Few people cry out to ban these sports, but I believe statistics would probably show boxing to be rather tame by comparison.
The tragic outcome of the Mancini-Kim bout raises many important philosophical questions about the future of boxing. Of practical import, however, was your noting that Kim ingested "large amounts of garlic and ginseng as part of his training regimen. Garlic is known to cause abnormalities in blood coagulation, specifically in the blood platelet function. These abnormalities can inhibit proper platelet aggregation and may predispose a person to bleeding. There is no doubt that repeated blows to the head can cause a cerebral hemorrhage such as that which occurred in Kim's case. Also, there is no way of knowing whether the extent of the damage could have been reduced if garlic hadn't been part of the training regimen. It makes sense, however, to avoid any agents that may impair blood coagulation before engaging in a sporting event where head trauma is likely.
STEVEN B. NEWMAN, M.D.
SARA M. NEELY, M.D.
Ray Kennedy's article on Peter Ueberroth, president of the Los Angeles Olympic Organizing Committee (Miser With a Midas Touch, Nov. 22), was very inspiring. It's good to know that someone in this country can balance a budget. Although Ueberroth claims to have no political ambitions, all I can say is that if he should ever run for President or any other political office, I'd surely vote for him.
As a taxpaying citizen of Los Angeles, I'm deeply indebted to Peter Ueberroth for his attempt to have a fiscally conservative Summer Olympics.
I was elated as I read Ray Kennedy's article about Peter Ueberroth and the 1984 Summer Olympic Games. However, I was distressed to find that certain topics, such as the possibility of a Soviet and/ or black African boycott, the probability of massive traffic jams and the effect climatic conditions—intense Heat and smog—could have on the athletes, weren't even mentioned in the article. You did briefly comment that Soviet officials, among others from the Eastern Bloc, consider these games a capitalistic production.
Perhaps in a subsequent article, Ueberroth could discuss in detail how he intends to cope with these very real problems. And after he has done so, I then wonder if he will still believe that "this city is going to celebrate the Games. They will become a rallying point of pride in this country."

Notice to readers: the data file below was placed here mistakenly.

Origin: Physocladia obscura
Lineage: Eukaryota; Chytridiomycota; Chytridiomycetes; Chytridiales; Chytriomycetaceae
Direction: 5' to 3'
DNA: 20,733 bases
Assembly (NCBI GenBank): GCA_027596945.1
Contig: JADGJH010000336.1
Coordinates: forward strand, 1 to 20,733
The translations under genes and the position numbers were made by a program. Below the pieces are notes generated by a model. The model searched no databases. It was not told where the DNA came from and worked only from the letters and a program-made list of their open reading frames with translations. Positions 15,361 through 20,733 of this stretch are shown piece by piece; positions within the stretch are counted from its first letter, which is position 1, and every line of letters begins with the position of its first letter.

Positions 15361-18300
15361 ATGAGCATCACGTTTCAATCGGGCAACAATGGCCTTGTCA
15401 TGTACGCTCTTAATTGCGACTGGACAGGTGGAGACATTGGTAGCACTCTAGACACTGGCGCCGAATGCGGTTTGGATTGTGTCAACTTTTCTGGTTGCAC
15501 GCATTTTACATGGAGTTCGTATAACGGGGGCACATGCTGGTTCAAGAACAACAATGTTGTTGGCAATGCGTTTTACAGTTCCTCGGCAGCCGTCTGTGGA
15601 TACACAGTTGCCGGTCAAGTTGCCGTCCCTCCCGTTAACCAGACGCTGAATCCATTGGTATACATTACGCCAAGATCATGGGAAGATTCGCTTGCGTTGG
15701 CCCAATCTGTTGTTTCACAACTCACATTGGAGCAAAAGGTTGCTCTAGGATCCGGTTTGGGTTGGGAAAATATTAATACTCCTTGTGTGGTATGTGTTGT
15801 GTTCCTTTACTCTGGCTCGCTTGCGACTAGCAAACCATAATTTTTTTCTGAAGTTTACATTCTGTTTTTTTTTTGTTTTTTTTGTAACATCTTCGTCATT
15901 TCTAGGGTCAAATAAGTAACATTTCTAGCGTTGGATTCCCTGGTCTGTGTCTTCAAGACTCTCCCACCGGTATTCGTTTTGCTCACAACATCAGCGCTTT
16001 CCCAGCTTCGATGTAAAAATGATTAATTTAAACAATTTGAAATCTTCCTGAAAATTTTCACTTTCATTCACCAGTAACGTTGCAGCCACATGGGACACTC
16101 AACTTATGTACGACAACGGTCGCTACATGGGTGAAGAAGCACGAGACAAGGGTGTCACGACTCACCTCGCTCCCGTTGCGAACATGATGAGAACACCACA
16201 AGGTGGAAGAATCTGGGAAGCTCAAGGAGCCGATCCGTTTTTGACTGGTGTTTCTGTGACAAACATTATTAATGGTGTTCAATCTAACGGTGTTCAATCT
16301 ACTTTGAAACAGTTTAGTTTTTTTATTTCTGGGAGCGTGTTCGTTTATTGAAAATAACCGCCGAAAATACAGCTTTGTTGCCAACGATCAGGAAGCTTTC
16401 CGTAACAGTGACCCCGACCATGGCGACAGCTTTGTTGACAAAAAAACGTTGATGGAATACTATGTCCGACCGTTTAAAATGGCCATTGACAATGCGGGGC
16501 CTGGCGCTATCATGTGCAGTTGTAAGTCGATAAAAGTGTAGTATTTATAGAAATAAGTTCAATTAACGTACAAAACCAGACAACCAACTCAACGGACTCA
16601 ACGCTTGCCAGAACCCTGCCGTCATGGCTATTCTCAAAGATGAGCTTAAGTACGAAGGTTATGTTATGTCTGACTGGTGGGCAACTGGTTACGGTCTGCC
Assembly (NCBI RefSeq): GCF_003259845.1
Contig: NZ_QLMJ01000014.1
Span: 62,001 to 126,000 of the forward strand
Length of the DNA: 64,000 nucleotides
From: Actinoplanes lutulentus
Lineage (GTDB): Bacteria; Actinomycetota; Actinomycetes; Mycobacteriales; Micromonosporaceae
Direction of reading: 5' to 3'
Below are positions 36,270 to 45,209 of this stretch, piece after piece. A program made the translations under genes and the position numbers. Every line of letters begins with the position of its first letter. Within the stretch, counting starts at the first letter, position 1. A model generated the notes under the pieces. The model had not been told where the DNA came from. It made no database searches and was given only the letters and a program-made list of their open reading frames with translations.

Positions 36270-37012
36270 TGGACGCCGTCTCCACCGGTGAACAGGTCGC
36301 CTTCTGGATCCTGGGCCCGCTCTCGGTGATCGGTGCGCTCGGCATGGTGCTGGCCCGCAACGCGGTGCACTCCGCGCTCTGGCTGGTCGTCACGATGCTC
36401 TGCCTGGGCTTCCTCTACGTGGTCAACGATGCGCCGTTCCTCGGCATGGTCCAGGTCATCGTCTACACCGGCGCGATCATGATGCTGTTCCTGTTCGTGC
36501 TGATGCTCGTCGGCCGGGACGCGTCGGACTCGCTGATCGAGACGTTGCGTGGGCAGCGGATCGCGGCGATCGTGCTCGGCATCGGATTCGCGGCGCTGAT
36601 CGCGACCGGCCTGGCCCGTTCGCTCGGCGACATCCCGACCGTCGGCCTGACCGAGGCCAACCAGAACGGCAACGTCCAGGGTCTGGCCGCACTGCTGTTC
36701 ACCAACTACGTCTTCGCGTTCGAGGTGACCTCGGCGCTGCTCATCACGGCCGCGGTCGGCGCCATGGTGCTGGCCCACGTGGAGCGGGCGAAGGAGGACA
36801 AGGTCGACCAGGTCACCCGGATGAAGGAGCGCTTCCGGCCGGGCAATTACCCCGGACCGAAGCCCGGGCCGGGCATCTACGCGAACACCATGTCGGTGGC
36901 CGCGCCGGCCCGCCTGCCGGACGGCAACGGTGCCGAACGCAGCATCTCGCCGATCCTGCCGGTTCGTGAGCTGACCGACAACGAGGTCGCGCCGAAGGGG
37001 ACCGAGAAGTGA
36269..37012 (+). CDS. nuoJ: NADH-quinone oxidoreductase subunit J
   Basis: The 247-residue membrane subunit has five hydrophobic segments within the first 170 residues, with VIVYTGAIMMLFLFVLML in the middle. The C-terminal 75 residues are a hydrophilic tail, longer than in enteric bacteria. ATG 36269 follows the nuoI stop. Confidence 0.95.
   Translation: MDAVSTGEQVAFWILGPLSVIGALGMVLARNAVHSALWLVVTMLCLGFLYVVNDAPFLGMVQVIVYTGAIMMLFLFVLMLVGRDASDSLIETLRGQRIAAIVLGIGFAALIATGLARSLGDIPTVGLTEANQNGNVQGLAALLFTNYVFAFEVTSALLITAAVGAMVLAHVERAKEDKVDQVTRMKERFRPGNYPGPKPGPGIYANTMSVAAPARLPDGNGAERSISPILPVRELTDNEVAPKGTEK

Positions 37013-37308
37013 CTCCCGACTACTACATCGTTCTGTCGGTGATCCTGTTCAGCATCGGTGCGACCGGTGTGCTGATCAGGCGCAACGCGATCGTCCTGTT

Michael Baughman's article A Flight of Innocents (Nov. 22) was excellent. I've never hunted the famous Canada goose, and I doubt that I shall. However, years ago, as a young boy in the Blue Ridge Mountains of Virginia, I hunted wild turkey, as had my father and my grandfather, so the article had a very special meaning. I also hunted until I had my "bag," and then, like Baughman, I felt a letdown, a feeling of remorse.
F.M. HOLMES JR.
What Michael Baughman didn't realize in his attempt to bag a Canada goose was that he had stumbled upon the huge flock that has since moved in to contaminate Winged Foot Golf Club in New York's Westchester County. Would he be good enough to come here with Hilde, Otto and his gun to disperse them if the artificial swans recently resorted to don't work?
GEORGE C. GAFFNEY
New York City
Michael Baughman's ability to say so much with so few words has always amazed me. I have been a fan of his short articles for years. His longer effort, A Flight of Innocents, was a pleasure to read and again proved his skill to move and entertain the reader.
Julius Erving for Sportsman of the Year. Why? Because Wayne Gretzky, Jimmy Connors, Joe Montana, Mary Decker Tabb, Martina Navratilova, Alberto Salazar, the Mahre twins, Herschel Walker, Paolo Rossi, JoAnne Carner and the Rev. John Lo Schiavo can't grab a quarter off the top of a backboard. As you may have noticed, these were the nominees mentioned in your Nov. 29 issue (19TH HOLE). Except, that is, for Ralph Sampson, my second choice.
J. JASON APPLETON